My students, who with many wonderful exceptions, generally come from the middle and lower high school academic ranks, are victimized by one trend in education that reduces literacy to a technical term describing minimal competence. Yes, most of these students recognize the sounds the letters on the page make, but they don’t comprehend the words, they don’t understand the author’s arguments, nor do they have any sense of word play or poetry.
This almost universalized unfamiliarity with the written word stems undoubtedly in part from standardized tests, such as the Texas Assessment of Knowledge and Skills (TAKS.) Across the country, these tests are used to compare the quality of education from classroom to classroom and from campus to campus. Standardized tests have become the tail wagging the educational dog. It should be noted that these tests are products sold at a high profit to school districts by corporations that give generous donations to the politicians who then, in turn, mandate the tests.
Harcourt Educational Measurement, CTB McGraw-Hill, Riverside Publishing (a Houghton Mifflin company), and NCS Pearson represent the four giants in this hugely profitable industry. Harcourt, CTB McGraw-Hill, and Riverside Publishing produce 96 percent of the standardized tests nationwide while NCS Pearson serves as the leading scorer of these exams.
According to the National Board on Educational Testing and Public Policy at Boston College, standardized achievement test sales zoomed from $7 million in 1955 (adjusted for inflation) to $263 million in 1997. Today, the big four rake in from between $400 million to $700 million a year.
These standardized tests have slowly swallowed the entire school year. George W. Bush’s Orwellian-named “No Child Left Behind” act set strict standards regarding testing scores for school districts, individual schools and teachers, standards that do not take into account the wildly different socio-economic realities faced by schools across the country. Schools get punished if their students get low scores and can even lose funding. Teachers of low-performing classes can lose their jobs, even if a teacher of impoverished ESL students is being compared to one educating wealthy preps in Beverly Hills.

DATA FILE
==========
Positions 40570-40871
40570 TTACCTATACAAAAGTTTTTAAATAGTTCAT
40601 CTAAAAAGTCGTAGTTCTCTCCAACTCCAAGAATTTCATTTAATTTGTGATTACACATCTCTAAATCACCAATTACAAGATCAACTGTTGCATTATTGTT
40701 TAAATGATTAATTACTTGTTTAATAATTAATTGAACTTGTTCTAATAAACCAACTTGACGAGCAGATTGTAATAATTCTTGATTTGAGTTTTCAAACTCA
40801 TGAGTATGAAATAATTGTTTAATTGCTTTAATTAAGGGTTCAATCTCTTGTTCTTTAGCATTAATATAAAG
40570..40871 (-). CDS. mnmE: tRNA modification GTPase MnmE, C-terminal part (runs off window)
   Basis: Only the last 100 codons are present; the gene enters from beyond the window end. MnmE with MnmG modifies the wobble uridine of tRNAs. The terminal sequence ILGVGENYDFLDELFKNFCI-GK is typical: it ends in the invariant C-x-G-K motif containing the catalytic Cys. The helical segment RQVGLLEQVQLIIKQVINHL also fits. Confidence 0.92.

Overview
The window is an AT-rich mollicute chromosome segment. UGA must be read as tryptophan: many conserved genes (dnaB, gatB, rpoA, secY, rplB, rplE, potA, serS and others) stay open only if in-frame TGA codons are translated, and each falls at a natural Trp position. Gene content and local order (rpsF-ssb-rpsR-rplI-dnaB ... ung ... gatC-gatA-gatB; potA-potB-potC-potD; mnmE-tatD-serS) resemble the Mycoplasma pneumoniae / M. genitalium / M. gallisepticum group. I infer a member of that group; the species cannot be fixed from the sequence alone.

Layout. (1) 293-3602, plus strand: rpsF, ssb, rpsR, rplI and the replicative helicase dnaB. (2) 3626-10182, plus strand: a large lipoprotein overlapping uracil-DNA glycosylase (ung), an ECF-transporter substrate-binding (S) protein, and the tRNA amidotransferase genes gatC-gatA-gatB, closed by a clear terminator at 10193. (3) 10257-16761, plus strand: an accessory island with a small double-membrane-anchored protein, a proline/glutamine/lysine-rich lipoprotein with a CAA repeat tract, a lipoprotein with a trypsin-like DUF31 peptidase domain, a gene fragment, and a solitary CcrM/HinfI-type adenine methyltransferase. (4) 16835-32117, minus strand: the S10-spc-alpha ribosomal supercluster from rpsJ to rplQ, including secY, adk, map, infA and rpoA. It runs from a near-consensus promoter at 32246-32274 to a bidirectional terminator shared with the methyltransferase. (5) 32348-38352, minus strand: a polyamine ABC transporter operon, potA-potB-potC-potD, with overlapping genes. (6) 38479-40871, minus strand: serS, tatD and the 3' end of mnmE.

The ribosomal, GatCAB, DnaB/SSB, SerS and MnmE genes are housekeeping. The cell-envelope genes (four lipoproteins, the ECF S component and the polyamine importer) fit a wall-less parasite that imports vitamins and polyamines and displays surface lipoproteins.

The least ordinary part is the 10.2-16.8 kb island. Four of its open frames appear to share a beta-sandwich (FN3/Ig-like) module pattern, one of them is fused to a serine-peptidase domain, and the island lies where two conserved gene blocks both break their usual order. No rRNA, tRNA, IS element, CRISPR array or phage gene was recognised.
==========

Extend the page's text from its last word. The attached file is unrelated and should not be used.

Schools obviously have a vested interest in pumping up scores. As a result, students take exams at the beginning of the year so the school can calibrate where they are academically. Then students get pre-tests for TAKS and other state assessments to prepare for specific parts of the exam. After months of drilling, they take the test, along with the SAT or ACT and various Advanced Placement Exams and, by the way, exams on what they are actually being taught in the particular classroom. Constant test preparation is not only stressful and dull, but adversely affects the quality of teaching.
The consequence of this testing mania is brilliantly described by Louis Volante of Concordia University in the article “Teaching to the Test: What Every Educator and Policy-Maker Should Know,” published in the “Canadian Journal of Educational Administration and Policy” (September 24, 2004.)
“Faced with increasing pressure from politicians, school district personnel, administrators, and the public, some teachers have begun to employ test preparation practices that are clearly not in the best interest of children,” Volante writes. “These activities may include relentless drilling on test content, eliminating important curricular content not covered by the test, and providing interminably long practice session that incorporates actual items from these high-stakes standardized tests.”